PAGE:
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      Epstein-Barr virus: exploiting the immune system.

      Nature reviews. Immunology

      Antigens, CD40, metabolism, B-Lymphocytes, immunology, Epstein-Barr Virus Infections, Genes, Viral, Herpesvirus 4, Human, genetics, pathogenicity, Humans, Immunologic Memory, Lymphocyte Activation, Models, Immunological, Receptors, Antigen, B-Cell, Signal Transduction, Viral Matrix Proteins

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          Abstract

          In vitro, Epstein-Barr virus (EBV) will infect any resting B cell, driving it out of the resting state to become an activated proliferating lymphoblast. Paradoxically, EBV persists in vivo in a quiescent state in resting memory B cells that circulate in the peripheral blood. How does the virus get there, and with such specificity for the memory compartment? An explanation comes from the idea that two genes encoded by the virus--LMP1 and LMP2A--allow EBV to exploit the normal pathways of B-cell differentiation so that the EBV-infected B blast can become a resting memory cell.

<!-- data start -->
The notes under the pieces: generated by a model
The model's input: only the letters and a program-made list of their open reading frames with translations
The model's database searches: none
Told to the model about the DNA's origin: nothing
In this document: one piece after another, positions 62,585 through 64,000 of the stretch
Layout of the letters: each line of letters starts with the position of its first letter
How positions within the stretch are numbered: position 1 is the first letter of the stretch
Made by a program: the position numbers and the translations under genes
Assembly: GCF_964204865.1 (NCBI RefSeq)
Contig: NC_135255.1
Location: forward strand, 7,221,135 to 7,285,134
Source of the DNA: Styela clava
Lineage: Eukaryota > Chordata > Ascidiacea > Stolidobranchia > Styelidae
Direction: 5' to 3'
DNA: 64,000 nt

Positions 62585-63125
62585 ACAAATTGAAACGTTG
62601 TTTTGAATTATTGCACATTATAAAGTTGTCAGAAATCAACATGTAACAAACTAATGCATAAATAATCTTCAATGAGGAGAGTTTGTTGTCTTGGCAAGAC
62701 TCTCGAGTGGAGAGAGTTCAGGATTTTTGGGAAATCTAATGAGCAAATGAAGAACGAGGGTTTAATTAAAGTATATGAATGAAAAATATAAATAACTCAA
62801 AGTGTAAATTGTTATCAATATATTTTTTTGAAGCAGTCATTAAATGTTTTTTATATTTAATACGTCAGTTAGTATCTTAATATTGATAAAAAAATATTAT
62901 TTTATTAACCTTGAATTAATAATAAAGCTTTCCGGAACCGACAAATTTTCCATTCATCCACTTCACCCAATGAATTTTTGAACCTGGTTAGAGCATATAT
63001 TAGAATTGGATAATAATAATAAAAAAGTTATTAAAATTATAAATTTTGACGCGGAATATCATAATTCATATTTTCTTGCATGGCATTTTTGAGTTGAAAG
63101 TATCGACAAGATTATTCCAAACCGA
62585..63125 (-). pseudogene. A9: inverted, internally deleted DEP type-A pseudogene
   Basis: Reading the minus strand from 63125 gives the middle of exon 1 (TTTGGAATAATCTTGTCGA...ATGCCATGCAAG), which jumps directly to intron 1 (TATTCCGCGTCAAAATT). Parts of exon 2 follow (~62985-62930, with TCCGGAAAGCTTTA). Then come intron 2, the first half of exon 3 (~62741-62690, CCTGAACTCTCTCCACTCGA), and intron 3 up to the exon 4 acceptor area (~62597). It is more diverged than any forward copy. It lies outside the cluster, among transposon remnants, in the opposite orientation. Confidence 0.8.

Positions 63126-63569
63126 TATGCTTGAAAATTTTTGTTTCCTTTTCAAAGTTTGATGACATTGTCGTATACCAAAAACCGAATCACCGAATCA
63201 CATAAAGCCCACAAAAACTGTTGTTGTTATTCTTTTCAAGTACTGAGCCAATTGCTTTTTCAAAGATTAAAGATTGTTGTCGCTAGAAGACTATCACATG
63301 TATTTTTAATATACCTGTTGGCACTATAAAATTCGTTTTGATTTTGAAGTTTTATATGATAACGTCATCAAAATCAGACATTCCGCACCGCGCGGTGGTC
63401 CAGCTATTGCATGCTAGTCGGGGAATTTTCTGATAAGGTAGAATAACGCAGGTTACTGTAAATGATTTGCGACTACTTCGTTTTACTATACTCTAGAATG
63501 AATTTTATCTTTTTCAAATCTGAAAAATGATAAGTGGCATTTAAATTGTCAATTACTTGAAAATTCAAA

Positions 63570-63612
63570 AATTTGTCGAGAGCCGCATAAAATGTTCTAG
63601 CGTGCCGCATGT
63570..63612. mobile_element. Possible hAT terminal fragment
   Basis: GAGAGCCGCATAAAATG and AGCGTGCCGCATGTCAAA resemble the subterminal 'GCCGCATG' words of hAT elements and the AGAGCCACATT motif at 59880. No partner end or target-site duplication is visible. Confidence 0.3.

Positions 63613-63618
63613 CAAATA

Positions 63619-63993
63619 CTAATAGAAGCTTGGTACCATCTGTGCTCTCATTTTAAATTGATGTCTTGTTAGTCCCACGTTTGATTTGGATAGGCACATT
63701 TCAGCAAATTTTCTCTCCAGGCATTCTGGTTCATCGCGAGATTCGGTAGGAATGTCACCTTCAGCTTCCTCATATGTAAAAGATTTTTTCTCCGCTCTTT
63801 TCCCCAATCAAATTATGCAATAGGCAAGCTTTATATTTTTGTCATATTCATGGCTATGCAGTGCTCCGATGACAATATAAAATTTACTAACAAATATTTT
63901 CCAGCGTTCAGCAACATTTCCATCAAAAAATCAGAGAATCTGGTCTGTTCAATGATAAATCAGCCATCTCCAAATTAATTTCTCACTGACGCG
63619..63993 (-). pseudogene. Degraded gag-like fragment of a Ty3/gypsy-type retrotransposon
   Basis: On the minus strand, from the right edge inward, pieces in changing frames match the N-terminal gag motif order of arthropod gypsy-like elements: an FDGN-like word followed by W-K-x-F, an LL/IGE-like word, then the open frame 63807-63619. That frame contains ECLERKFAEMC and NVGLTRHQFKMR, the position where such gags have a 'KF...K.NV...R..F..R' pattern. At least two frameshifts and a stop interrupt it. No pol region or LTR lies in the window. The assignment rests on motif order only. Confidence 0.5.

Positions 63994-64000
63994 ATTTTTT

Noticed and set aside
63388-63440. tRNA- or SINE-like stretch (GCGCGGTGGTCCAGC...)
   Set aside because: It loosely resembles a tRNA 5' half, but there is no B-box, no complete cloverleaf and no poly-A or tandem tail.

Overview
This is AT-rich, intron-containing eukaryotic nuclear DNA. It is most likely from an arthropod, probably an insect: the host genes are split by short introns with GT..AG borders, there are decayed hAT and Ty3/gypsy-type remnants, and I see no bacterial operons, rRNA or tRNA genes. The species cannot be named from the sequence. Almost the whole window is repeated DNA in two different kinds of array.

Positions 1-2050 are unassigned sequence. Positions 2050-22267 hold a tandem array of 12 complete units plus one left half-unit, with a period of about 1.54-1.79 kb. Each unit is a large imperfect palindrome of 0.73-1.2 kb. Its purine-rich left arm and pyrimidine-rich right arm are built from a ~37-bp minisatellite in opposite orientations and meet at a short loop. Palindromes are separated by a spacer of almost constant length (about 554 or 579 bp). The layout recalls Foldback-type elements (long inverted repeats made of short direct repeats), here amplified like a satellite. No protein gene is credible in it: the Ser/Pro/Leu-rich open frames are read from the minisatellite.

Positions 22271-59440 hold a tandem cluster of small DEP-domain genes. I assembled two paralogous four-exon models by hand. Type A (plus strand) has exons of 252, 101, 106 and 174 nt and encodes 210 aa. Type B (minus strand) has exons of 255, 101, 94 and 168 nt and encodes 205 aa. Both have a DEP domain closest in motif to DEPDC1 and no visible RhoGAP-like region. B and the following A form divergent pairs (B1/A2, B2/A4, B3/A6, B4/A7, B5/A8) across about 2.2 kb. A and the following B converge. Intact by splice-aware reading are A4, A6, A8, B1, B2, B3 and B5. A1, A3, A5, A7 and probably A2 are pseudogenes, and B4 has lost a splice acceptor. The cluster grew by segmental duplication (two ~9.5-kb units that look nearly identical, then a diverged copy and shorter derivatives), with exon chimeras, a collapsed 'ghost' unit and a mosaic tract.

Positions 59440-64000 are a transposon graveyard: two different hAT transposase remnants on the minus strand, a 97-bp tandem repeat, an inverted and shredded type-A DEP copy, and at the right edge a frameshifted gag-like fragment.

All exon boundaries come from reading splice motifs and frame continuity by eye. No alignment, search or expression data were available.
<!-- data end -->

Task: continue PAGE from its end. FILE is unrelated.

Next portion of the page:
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          Journal
          11905817
          10.1038/35095584

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